Tuesday, January 15, 2013

 “Lack of direction, not lack of time, is the problem. We all have twenty-four hour days.”
Zig Ziglar
The “Process”

The word process is listed in the dictionary as a noun, verb and sometimes an adjective.  The word itself is defined as:

            Proc-ess  1.  A systematic series of actions directed to some end: to devise a process                                              for homogenizing milk.
                             2. A continuous action, operation, or series of changes taking place in a definite                                    manner: the process of decay.

For the sake of our needs I want you to think of “process” as a noun.  So in this case I hope you will think of “the process” as a state or quality of action; a series of changes that take place in a definitive manner to achieve a given end result.  Consider the Apollo 13 accident on April 14, 1970.  Briefly, here is what happened to Apollo 13 and the three Astronauts, James A. Lovell, Commander, John L. Swigert, Jr., Command Module Pilot, Fred W. Haise, Jr., Lunar Module Pilot.

Approximately” 56 hours into the mission, at about 03:06 UT on 14 April 1970 (10:06 PM, April 13 EST), the power fans were turned on within the tank for the third "cryo-stir" of the mission, a procedure to stir the oxygen slush inside the tank which would tend to stratify. The exposed fan wires shorted and the teflon insulation caught fire in the pure oygen environment. This fire rapidly heated and increased the pressure of the oxygen inside the tank, and may have spread along the wires to the electrical conduit in the side of the tank, which weakened and ruptured under the pressure, causing the no. 2 oxygen tank to explode. This damaged the no. 1 tank and parts of the interior of the service module and blew off the bay no. 4 cover.”

If you remember the events as portrayed in the movie,  after this explosion on Apollo 13, the Odyssey was sent in to a wild ride that the three astronauts struggled to control in an effort to accomplish their mission of landing on the Moon and exploring the Fra Mauro highlands, surveying and sampling the Imbrium Basin.  Unfortunately for the three Astronauts their mission had to be altered as the explosion created a new set of circumstances.  The most important circumstance was to get the three men home safely without any loss of life.  The explosion created an entirely new focus for NASA and the three Astronauts.  The focus now became one of survival.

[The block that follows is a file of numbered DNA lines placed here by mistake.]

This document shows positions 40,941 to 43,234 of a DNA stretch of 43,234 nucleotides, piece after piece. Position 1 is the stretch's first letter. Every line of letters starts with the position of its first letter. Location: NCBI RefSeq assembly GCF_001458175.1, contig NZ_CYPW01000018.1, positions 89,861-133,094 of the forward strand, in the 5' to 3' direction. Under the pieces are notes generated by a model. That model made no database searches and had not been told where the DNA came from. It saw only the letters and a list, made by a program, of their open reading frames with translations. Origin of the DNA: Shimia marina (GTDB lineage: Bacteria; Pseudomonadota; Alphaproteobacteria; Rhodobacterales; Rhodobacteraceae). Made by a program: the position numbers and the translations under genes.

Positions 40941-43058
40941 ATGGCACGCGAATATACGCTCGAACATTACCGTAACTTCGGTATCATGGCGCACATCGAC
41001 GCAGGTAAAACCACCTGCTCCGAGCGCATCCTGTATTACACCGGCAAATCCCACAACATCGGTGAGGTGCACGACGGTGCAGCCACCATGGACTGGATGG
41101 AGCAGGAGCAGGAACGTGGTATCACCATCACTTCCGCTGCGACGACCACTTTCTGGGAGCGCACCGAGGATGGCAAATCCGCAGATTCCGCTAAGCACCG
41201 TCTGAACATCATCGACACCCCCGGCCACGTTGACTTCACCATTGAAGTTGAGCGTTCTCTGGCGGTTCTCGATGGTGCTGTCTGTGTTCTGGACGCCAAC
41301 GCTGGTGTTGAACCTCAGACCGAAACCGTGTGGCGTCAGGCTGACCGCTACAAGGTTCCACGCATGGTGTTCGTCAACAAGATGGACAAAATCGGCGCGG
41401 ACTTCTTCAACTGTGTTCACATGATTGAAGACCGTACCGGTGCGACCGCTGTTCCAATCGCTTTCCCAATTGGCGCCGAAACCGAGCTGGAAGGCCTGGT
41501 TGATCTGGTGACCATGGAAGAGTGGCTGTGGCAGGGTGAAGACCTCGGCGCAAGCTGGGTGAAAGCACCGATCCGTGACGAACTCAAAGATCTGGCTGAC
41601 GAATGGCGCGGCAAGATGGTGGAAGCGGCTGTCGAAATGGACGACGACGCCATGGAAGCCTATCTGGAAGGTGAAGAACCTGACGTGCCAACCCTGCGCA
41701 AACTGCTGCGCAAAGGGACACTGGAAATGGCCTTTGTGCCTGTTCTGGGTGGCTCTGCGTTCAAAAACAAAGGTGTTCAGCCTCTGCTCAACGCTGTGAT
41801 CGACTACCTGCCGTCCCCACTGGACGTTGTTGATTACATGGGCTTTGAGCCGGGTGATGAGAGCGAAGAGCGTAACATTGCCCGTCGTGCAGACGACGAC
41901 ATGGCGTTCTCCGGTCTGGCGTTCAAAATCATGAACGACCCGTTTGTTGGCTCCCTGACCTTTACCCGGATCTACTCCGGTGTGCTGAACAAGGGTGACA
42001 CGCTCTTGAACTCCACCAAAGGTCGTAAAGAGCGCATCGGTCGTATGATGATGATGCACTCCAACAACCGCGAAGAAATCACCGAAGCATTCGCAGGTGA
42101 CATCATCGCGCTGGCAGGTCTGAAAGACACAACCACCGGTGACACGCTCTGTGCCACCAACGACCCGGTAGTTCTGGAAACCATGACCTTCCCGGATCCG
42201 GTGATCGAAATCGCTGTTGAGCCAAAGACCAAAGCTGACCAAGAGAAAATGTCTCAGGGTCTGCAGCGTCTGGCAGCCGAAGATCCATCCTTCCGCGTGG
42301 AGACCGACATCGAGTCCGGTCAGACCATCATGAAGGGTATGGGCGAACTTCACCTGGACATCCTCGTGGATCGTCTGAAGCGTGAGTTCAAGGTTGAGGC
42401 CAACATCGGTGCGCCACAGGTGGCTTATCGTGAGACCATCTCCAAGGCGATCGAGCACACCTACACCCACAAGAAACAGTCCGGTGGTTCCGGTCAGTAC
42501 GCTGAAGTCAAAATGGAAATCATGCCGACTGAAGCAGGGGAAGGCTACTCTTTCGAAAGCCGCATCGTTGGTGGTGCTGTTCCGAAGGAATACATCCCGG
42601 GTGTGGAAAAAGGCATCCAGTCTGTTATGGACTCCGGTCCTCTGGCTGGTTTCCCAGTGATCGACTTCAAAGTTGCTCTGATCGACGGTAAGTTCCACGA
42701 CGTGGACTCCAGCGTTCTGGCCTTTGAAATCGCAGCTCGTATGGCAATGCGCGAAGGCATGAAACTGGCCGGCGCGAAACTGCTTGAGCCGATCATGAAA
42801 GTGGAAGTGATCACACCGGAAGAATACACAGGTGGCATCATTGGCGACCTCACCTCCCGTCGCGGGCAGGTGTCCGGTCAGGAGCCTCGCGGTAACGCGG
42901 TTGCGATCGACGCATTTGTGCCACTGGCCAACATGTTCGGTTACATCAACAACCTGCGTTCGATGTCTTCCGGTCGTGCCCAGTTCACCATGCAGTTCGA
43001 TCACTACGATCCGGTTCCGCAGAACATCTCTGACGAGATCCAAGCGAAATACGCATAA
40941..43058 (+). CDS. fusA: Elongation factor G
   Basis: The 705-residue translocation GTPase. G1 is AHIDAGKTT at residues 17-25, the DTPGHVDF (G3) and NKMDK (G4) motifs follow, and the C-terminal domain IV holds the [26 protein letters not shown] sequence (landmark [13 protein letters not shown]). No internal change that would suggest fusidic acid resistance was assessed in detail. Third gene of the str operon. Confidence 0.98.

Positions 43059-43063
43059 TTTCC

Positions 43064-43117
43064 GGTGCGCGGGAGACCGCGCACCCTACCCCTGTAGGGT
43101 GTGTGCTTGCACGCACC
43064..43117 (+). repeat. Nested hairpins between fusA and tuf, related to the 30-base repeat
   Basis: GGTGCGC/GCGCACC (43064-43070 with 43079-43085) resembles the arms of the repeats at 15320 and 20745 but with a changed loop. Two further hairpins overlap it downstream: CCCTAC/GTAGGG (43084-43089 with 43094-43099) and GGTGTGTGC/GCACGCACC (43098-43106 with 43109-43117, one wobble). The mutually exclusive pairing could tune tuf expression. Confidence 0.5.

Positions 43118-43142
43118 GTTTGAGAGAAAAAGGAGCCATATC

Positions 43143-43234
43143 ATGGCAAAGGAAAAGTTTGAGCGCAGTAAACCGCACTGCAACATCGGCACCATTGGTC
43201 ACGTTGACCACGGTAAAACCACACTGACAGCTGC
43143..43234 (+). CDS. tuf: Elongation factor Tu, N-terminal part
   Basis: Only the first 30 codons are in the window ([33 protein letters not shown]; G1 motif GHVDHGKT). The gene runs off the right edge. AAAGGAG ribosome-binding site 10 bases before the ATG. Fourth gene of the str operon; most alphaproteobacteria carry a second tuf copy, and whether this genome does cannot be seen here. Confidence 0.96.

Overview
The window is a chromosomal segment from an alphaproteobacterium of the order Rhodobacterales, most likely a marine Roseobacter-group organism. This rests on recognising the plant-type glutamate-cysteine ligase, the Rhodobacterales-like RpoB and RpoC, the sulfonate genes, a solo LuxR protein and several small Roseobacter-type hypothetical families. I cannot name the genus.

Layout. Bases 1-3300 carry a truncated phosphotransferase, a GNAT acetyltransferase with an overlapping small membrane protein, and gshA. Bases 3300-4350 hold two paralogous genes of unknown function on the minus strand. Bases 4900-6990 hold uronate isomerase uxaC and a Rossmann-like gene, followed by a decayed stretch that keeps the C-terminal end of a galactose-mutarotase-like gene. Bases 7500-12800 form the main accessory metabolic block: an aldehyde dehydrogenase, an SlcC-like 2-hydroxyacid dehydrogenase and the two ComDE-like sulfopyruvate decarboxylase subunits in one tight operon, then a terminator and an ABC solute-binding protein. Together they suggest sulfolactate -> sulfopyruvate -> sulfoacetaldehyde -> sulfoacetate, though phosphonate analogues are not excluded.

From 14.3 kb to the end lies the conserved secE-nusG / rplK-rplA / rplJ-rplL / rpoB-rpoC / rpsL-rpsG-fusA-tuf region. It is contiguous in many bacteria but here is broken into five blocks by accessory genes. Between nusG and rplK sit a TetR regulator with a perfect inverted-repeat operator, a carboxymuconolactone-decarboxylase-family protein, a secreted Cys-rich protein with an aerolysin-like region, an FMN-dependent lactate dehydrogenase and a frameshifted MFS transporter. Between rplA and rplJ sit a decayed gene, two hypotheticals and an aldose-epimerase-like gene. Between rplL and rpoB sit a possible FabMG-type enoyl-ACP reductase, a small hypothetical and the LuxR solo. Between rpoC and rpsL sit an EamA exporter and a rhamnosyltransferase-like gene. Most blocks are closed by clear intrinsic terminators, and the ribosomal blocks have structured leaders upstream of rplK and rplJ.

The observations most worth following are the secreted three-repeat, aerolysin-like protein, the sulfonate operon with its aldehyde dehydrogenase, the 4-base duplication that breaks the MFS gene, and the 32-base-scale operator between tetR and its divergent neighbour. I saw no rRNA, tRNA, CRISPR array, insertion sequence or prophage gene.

In an effort to get the Astronauts back to earth safely NASA engineers and the Astronauts had to work together to implement and follow the “process” in completing their new task.  On the ground NASA engineers were feverishly working on “processes” to bring the Odyssey under control so the Astronauts didn’t bounce off into space.  The NASA engineers were also working to provide the process by which life sustaining oxygen would continue to flow in the craft and CO2 would be reduced.  Still another process was to help the Astronauts have the needed electrical power to re-start the on board guidance computers, heating systems and activate the parachutes on re-entry to allow a safe landing in the Pacific. 

During an intense period of time the ground crews developed the processes that would get the Astronauts back home, while on the Odyssey the Astronauts were meticulously following, and implementing the processes so that they could return to earth. The Astronauts, using their training and skills followed every process as outlined by the NASA engineers so that they could return.  The end results were that the three men on board Apollo 13 did as directed and they returned safely home touching down in the Pacific several days after their initial take off. 

For you as swimmers the “processes” that you need to follow are all those things that will help you achieve your goals.  In freestyle the “process” would be:  1.  Head and body position, 2. Hip/Shoulder Rotation, 3.  Early vertical forearm (EVF), 4.  Breathing with the rotation, and 3.  Distance per stroke.  As for your races a sample “process” would be: 1.  1-4 above, 5.  Great start with tight streamline off of dive., 6.  Fast, tight tucked turns and streamlined push-offs with three fly kicks of all walls., 7.  Use of legs at the right time-“the build”., 8.  Breathing through your races-you need to be able to adjust this as the longer the race the more you need to breathe., 9.  No breathing on finishes-flags to wall., 10.  Building the tempo through your races and being stronger at the end-1-5-4-3-2 (avoid the spikes).  

It is hard to focus on these things all the time, BUT if you will use these things in practice sessions they will become easier in competition settings.  It takes effort and discipline on your part to do everything just right all the time.  Your body will always want to take the path of least resistance.  DO NOT LET IT! Instead of focusing on the pain of training or competing, focus on the process.  Remember the three Apollo 13 Astronauts in the movie?  In the movie Commander Jim Lovell asks his crew mates, “Gentlemen, what are your intentions?”  Then he pauses and responds, “I’d like to go home.”  The crew of Apollo 13 then went to work and focused not on their circumstances, but on the process of returning home.  They could have all rolled over and languished in self doubt and sorrow for their circumstances, but they didn’t.  They rolled up their sleeves and went to work doing what was necessary to achieve their goal.  You are in similar circumstances in training to swim fast.  It is hard and takes a great deal of focus on your part, but you CAN DO IT!  Let your actions reflect your desire to achieve your goals.  I believe that you CAN DO anything you want to do as long as the mind is willing to over ride pain to body by focusing on the “process”. 

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